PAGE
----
Every year but one since the 2010 season, Stanford has been in the race for the college football national championship deep into the campaign. However, the Cardinal have yet to actually play for the game's top prize.
Coming off one of the most impressive single seasons amid this altogether remarkable run, the 2016 version of Stanford football has the pieces to not only again be in the mix for the national championship, but finally compete for one.
Heisman Trophy runner-up Christian McCaffrey transformed the identity of the Stanford offense and returns to make another run at college football's top honor.
Also back for his sixth year at the helm is head coach David Shaw. Shaw's built one of the most impressive resumes in college football in short order. The only thing eluding him in his wildly successful tenure is that shot at the top prize. Might this be the year?
Three Reasons Stanford Will Reach the College Football Playoff in 2016
1. Christian McCaffrey
One man does not a championship team make, but seriously; have you seen this guy? McCaffrey looks like the Tecmo Bowl version of Bo Jackson, come to life.
Last season, McCaffrey rushed for more than 2,000 yards, functioned as the Cardinal primary pass-catching option with 645 yards receiving, and blew past coverage units as a returner.
He joined Reggie Bush (2005) and C.J. Spiller (2009) as the only players ever to score touchdowns in five different ways.
2. Offensive Line
Without a terrific offensive line, McCaffrey does not have the freedom to make those incredible plays that filled his highlight reel. And, despite losing Outland Trophy winner Joshua Garnett, Shaw gushed about the performance of Stanford's offensive line in April.
Though Stanford is tasked with replacing a four-year starting quarterback and short-yardage running back extraordinaire Remound Wright, the presence of a stout front five eases the learning curve.
By season's end, the Stanford line could be one of the most dominant in college football.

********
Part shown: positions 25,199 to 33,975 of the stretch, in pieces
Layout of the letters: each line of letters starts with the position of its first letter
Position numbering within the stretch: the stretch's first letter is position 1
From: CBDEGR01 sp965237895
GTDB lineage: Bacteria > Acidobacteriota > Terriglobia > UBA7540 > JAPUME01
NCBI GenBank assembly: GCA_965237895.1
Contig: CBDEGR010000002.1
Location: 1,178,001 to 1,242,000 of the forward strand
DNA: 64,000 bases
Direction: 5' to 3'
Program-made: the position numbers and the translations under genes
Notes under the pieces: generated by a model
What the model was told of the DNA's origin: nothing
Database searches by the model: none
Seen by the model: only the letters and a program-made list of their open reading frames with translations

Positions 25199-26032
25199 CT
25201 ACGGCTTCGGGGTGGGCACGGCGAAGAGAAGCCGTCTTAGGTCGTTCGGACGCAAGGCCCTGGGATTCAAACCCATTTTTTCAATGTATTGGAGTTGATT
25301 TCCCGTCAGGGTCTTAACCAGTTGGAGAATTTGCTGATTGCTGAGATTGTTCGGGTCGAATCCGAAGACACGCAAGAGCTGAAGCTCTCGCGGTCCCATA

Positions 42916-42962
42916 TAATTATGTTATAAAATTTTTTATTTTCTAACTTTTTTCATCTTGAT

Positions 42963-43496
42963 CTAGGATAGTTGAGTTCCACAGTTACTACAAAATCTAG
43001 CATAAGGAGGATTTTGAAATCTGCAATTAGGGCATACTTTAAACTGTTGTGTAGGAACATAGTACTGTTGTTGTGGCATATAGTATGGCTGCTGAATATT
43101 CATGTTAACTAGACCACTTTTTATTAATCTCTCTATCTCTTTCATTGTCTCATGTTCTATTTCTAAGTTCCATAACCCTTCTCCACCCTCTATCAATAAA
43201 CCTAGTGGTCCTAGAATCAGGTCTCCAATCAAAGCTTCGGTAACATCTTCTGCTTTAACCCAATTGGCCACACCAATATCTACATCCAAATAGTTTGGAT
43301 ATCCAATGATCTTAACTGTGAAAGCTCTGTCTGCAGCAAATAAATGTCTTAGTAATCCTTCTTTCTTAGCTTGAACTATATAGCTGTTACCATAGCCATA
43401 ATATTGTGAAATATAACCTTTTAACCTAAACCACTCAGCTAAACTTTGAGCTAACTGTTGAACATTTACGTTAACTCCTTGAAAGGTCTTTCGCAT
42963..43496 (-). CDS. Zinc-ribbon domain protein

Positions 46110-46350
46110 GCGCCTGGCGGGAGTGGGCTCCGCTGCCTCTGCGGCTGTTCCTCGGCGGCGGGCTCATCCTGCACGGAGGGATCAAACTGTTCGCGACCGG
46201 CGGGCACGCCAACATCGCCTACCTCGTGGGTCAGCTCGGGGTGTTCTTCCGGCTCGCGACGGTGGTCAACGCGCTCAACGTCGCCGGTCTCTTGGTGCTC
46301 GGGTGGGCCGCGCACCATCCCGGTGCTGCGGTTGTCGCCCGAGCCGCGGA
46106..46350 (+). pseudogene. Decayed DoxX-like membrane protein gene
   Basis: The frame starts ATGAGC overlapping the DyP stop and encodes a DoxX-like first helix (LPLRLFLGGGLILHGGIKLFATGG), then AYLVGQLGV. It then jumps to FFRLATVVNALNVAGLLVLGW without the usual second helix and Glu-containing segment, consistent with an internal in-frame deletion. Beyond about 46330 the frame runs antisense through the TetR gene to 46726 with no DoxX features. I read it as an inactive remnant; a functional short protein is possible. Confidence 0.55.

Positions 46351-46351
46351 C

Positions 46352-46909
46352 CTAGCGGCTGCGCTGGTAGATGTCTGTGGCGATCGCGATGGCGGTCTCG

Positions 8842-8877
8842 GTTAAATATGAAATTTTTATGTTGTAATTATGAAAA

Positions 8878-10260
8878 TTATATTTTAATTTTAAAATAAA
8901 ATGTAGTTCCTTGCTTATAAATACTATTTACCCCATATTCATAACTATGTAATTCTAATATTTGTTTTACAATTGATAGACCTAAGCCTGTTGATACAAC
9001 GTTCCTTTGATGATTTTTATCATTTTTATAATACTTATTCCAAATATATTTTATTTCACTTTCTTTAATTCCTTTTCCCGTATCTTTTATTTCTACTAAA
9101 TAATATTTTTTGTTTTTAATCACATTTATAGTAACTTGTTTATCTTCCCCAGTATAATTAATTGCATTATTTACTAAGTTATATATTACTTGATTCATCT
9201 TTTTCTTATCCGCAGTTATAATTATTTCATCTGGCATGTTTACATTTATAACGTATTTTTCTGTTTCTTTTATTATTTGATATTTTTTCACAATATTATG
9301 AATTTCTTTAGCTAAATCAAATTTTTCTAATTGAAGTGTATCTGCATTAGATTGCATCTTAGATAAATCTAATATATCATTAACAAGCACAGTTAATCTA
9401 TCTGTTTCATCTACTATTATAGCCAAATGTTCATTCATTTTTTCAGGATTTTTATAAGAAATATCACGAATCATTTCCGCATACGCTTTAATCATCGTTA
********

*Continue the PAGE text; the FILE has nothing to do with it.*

3. Defense Wins Championships
Stanford has enjoyed uncommon success in the Pac-12 by employing an uncommon style. The Cardinal relied on a traditional, huddle-up offense while much of the rest of the conference employed hurry-up spreads.
More importantly, the Cardinal's offensive philosophy functions as a complement to one of the most stifling defenses in all of college football.
Former defensive coordinator Derek Mason -- now the head coach at Vanderbilt -- crafted a scheme that pounded many of the up-tempo offenses prevalent around the Pac-12 into submission. Successor Lance Anderson has kept it going.
Stanford loses a few key pieces from the 2015 defense, like linebacker Blake Martinez. But with rising stars such as Quenton Meeks and Solomon Thomas, the pieces are there for defense to win a Pac-12 title for the fourth time -- and perhaps a national title for the first time in Stanford's modern era.
Three Reasons Stanford Will Not Make the College Football Playoff in 2016
1. Passing Game Questions
Since the start of its run of double-digit-win seasons in 2010, Stanford has finished each campaign with one of two starting quarterbacks: former No. 1 NFL draft pick and two-time Heisman runner-up Andrew Luck, and three-time Pac-12 champion Kevin Hogan.